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January 24, 2018

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Henderson OKs more employee buyouts; mayor says it’s the ‘last time’

Henderson Mayor Andy Hafen

Henderson Mayor Andy Hafen

In an effort to ease a continuing budget deficit, the Henderson City Council unanimously voted to implement its voluntary employee severance program and further budget cuts Tuesday night, and Mayor Andy Hafen said this is the last time.

The city is currently looking at a $13 million hole in this year’s budget, and come summer, another $14 million for the next fiscal year.

The severance program, first used in January 2009, will allow the city to pay $5 million to employees who volunteer to retire or quit.

In this fifth round of buyouts, outgoing employees will receive two weeks pay for each year they worked for the city, three months COBRA or retiree medical coverage, a 12-week minimum severance if they’ve worked for the city for less than six years and will have a 10-year service requirement waived for sick leave payment.

Since its inception, 244 employees have taken the buyout and 73 percent of the vacancies created by those lost positions have remained unfilled or taken away all together, according to city officials.

In 2009 the city employed 1,280 nonpublic safety workers, and through several rounds of buyouts the number is down to 1,060.

Human Resources Director Fred Horvath said that although the city has spent $11 million on the severance program the total savings to date are close to $31 million. He expects about 100 employees to take the buyout this year.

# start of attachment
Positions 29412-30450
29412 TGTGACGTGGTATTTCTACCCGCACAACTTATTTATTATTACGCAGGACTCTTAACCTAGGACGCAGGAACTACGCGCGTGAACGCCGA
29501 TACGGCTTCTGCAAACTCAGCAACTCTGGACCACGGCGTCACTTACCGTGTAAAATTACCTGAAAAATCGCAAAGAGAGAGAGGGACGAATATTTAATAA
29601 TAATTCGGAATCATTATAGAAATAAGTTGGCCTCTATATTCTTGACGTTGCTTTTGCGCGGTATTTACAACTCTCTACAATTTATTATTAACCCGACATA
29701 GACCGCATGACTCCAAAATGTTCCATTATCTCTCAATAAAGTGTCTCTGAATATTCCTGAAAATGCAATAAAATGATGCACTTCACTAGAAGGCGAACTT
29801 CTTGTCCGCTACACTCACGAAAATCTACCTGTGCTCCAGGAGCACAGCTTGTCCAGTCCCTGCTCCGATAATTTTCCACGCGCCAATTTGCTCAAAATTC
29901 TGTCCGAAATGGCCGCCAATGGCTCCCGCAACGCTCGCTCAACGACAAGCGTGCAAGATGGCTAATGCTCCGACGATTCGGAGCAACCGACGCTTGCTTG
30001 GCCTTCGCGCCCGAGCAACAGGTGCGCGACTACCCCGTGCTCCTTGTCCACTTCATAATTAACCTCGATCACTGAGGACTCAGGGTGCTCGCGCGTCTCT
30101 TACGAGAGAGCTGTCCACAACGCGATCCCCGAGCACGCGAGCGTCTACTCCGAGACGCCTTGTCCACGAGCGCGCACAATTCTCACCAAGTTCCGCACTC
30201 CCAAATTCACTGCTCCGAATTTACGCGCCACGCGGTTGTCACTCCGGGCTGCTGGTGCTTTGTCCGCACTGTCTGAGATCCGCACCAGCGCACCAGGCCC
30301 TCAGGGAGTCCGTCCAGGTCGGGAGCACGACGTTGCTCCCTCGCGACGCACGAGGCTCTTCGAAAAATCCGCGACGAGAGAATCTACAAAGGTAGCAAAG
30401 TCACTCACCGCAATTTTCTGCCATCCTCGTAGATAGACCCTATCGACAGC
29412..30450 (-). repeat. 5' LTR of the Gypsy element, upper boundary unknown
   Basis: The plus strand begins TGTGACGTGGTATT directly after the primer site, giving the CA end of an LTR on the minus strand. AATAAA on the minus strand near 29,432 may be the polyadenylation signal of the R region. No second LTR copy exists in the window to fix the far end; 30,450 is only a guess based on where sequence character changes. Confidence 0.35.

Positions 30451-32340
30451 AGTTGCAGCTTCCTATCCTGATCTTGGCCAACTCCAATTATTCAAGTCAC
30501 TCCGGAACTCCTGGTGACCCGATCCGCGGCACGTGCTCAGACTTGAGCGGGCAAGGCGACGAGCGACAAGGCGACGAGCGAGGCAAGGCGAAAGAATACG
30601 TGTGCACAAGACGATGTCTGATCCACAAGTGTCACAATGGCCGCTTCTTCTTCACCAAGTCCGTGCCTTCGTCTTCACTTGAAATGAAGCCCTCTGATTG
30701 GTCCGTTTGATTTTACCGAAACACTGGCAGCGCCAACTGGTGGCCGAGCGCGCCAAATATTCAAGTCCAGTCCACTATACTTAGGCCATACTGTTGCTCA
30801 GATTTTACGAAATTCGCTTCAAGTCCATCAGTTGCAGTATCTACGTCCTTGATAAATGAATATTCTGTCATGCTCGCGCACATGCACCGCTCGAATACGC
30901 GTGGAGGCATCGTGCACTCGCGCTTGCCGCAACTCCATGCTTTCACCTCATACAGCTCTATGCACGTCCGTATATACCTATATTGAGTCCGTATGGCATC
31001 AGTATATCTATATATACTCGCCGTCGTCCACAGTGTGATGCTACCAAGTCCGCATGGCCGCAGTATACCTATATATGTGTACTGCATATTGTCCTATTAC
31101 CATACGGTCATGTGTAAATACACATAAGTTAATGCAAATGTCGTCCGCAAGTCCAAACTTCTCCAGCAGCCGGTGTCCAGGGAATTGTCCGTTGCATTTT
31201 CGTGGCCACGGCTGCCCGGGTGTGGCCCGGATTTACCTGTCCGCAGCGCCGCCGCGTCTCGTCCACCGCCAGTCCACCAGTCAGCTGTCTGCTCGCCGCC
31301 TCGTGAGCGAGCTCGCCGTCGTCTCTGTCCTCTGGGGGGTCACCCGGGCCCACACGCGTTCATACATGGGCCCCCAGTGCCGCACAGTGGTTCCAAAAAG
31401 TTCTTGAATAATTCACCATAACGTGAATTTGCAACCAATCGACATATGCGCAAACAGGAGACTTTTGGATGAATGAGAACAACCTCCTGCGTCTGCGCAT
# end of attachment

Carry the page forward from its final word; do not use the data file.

Savings will be seen in 10 to 12 months after employees accept the package, which should add up to more than $500,000 in savings every payroll, said Horvath.

The development services center, which focuses on development projects, was hit the hardest, with an almost 80 percent reduction in staff, he said. However, the latest severance program will cut no city services.

Councilman Sam Bateman said the city’s staff level has been cut nearly “down to the bone,” and fears any further reductions would mean a cut in services.

“We maintain a level of service to the people and do it with far less employees,” said Bateman.

Mayor Hafen said this must be the final round of buyouts.

“I’ve always expressed concern about, are we getting a return on our investment?” said Hafen. “I think it’s been a good move for this council … this does make sense to do this the last time.”

The city also voted to eliminate 22 vacant positions and implement further cuts in city departments in the city to save about $5 million. Those positions range in many city departments, from the city clerk’s office to parks and recreation to community development.

Still, Finance Director Richard Derrick said the city has to dip into its reserves to close the $13 million budget gap by June.

“It’s a work in progress,” said Derrick, who estimates about $7 million to $8 million would be needed to close the gap. “We have strong reserves and they are part of the solution. We built them in good times and that’s what they are there for.”

Derrick said the city relied on $3.5 million of reserve funds to close the budget last fiscal year.

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